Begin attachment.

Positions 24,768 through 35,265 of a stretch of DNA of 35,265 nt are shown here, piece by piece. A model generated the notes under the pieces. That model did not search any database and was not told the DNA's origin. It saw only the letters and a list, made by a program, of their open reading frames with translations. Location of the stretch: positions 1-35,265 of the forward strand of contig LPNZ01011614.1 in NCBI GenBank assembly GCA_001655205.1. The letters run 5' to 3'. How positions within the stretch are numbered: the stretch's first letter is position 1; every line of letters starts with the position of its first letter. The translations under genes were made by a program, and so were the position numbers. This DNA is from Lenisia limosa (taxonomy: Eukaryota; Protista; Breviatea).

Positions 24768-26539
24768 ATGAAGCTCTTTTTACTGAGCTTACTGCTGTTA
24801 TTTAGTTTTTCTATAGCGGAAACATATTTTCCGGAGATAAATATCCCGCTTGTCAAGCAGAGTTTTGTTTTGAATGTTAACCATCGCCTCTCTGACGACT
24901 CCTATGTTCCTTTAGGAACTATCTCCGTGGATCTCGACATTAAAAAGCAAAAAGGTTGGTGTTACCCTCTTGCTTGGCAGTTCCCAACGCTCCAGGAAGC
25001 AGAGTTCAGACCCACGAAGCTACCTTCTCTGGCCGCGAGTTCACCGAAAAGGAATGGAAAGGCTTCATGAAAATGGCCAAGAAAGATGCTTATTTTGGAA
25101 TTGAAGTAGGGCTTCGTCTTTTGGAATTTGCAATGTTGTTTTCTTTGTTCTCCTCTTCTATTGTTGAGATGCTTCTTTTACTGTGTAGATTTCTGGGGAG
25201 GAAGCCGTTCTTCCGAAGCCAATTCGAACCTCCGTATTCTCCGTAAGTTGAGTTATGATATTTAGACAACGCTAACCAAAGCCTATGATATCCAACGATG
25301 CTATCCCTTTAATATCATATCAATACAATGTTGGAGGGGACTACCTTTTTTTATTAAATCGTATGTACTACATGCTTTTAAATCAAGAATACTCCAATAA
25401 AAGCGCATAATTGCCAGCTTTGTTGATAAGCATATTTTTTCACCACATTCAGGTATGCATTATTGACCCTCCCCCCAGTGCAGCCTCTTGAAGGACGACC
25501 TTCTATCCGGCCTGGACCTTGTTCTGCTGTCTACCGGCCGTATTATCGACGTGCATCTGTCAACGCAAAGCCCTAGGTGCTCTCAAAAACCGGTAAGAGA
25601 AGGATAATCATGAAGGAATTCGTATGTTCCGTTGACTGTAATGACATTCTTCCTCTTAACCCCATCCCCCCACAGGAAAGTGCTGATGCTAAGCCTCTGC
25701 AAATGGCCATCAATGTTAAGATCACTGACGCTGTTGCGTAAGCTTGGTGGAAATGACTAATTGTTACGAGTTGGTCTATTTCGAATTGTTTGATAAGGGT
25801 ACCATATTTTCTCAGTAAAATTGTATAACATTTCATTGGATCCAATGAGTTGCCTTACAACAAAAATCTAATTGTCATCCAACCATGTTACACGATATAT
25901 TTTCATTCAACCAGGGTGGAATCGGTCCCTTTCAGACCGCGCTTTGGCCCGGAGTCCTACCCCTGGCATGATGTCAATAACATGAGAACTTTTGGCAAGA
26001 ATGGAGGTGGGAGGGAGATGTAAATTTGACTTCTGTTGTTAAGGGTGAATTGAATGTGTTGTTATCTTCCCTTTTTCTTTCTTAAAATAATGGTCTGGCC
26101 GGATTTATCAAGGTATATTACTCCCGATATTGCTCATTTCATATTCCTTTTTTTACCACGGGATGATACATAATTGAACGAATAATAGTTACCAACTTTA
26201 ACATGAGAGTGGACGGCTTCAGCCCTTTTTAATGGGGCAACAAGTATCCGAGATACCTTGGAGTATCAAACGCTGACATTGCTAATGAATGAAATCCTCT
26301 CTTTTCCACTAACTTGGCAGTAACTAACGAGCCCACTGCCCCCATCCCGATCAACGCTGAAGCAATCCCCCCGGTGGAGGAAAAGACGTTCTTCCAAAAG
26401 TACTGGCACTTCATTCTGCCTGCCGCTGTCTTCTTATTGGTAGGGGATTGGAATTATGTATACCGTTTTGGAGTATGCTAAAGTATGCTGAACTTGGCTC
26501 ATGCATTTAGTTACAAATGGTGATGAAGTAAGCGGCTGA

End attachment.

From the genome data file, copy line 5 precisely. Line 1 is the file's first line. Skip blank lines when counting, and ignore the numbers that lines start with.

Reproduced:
24901 CCTATGTTCCTTTAGGAACTATCTCCGTGGATCTCGACATTAAAAAGCAAAAAGGTTGGTGTTACCCTCTTGCTTGGCAGTTCCCAACGCTCCAGGAAGC